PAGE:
Land mass burned in California thus far in 2019 has decreased by 95 percent from last year and 90 percent compared to the average over the past five years, according to Department of Forestry and Fire Protection statistics. [KTLA]
As of Sunday, Cal Fire has battled fires on 38 square miles this, down from an average of 416 square in 2014-2018. At this time last year, nearly 4,000 fires had burned more than 970 square miles.
The large amount of rain California received during a winter of near-record snowfall and temperatures that were cooler than average led to fewer fires.
The state has not dried out as quickly this year, and temperatures have not been as consistently hot, Cal Fire spokesman Scott McLean said. Cooler weather has followed hot spells, and winds have not been as strong.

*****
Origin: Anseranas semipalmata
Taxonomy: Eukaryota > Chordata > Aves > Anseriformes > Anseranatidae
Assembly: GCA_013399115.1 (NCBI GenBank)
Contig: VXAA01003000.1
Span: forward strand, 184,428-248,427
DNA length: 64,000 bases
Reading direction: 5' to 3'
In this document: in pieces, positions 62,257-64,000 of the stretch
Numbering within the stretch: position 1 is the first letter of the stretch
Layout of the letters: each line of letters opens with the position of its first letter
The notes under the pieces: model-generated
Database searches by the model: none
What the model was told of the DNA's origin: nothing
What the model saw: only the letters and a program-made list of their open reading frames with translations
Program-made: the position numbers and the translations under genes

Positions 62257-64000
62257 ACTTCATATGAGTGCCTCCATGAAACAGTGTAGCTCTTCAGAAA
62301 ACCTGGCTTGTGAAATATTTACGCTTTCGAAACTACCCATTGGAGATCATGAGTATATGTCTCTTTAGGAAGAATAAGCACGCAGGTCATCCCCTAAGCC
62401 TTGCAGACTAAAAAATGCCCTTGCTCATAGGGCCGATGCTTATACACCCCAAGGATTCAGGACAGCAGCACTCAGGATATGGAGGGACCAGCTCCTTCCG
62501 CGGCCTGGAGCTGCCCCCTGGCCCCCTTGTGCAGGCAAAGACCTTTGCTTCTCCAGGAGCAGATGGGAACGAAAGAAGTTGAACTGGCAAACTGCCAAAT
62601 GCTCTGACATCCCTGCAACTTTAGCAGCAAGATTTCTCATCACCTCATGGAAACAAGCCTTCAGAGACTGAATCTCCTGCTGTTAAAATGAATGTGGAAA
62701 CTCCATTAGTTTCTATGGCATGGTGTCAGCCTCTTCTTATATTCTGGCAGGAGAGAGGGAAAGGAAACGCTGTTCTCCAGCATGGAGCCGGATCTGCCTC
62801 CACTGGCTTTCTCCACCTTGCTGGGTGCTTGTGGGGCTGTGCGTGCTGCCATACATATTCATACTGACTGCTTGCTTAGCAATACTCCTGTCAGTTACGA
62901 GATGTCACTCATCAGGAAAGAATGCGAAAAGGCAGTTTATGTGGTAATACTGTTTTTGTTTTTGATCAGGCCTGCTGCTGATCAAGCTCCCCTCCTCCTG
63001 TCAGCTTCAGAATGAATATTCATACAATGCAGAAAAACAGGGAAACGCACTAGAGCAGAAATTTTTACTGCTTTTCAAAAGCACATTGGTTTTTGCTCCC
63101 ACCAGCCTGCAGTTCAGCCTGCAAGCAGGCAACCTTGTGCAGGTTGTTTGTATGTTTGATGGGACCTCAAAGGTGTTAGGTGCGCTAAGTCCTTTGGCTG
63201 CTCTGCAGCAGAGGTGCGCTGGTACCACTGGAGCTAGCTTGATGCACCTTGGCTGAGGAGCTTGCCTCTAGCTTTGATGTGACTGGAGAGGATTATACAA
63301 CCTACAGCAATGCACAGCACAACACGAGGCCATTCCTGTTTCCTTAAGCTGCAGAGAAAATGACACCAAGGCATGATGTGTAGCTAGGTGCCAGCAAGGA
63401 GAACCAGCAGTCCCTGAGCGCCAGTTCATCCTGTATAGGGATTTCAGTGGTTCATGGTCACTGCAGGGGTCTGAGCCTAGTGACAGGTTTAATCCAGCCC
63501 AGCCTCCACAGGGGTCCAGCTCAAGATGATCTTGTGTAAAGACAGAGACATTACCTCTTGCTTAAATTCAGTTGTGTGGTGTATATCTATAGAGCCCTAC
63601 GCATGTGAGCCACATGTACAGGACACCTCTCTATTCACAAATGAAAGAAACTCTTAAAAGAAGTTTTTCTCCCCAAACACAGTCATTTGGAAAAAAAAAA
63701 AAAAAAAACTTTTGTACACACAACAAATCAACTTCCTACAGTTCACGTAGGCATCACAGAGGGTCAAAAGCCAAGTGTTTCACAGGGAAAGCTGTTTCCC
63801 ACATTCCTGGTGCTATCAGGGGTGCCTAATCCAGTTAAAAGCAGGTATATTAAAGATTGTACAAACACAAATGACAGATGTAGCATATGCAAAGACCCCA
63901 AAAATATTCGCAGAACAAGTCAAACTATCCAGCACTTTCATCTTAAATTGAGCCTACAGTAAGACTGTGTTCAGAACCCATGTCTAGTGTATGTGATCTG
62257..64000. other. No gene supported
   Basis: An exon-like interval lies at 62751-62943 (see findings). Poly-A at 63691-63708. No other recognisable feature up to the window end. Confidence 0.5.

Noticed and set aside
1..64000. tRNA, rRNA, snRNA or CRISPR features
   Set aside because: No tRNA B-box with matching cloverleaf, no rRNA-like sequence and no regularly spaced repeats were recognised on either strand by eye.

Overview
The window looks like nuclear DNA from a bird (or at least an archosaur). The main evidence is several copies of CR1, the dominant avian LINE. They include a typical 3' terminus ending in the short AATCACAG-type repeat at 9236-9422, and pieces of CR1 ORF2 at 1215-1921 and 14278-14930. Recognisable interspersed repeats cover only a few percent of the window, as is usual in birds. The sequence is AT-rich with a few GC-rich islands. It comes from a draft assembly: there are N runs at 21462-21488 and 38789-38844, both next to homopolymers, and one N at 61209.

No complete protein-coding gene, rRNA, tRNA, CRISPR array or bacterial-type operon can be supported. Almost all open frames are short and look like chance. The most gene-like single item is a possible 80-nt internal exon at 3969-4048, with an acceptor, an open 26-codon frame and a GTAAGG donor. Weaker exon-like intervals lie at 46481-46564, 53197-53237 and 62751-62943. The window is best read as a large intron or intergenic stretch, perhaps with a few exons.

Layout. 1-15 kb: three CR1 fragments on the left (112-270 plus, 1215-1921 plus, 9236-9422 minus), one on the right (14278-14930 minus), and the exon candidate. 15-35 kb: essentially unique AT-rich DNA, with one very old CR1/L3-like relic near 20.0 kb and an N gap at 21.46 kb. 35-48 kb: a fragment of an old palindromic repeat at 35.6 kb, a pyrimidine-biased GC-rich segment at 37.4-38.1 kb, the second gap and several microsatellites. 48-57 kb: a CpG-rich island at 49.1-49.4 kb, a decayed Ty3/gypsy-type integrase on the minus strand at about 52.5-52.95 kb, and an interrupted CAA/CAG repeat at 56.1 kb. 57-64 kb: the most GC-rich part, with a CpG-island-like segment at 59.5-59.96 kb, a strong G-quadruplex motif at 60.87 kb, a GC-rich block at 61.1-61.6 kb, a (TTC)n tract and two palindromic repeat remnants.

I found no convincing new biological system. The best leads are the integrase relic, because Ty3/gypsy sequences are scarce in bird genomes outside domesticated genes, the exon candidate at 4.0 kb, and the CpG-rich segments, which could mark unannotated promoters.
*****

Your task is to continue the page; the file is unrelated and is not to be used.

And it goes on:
A U.S. Drought Monitor map released last week only shows a tiny section of California listed as abnormally dry. One year ago, nearly the entire state fell in a range from abnormally dry to extreme drought.
The state statistics do not compare data on fires that burn on federal lands, which account for about 45 percent of California’s acreage. But, fires on U.S. Forest Service land have also declined this year. To date, only 41 square miles of national forest land have burned, down from 350 square miles at this time last year.
Last year, the worst fire year in state history, the most destructive fires occurred in the fall.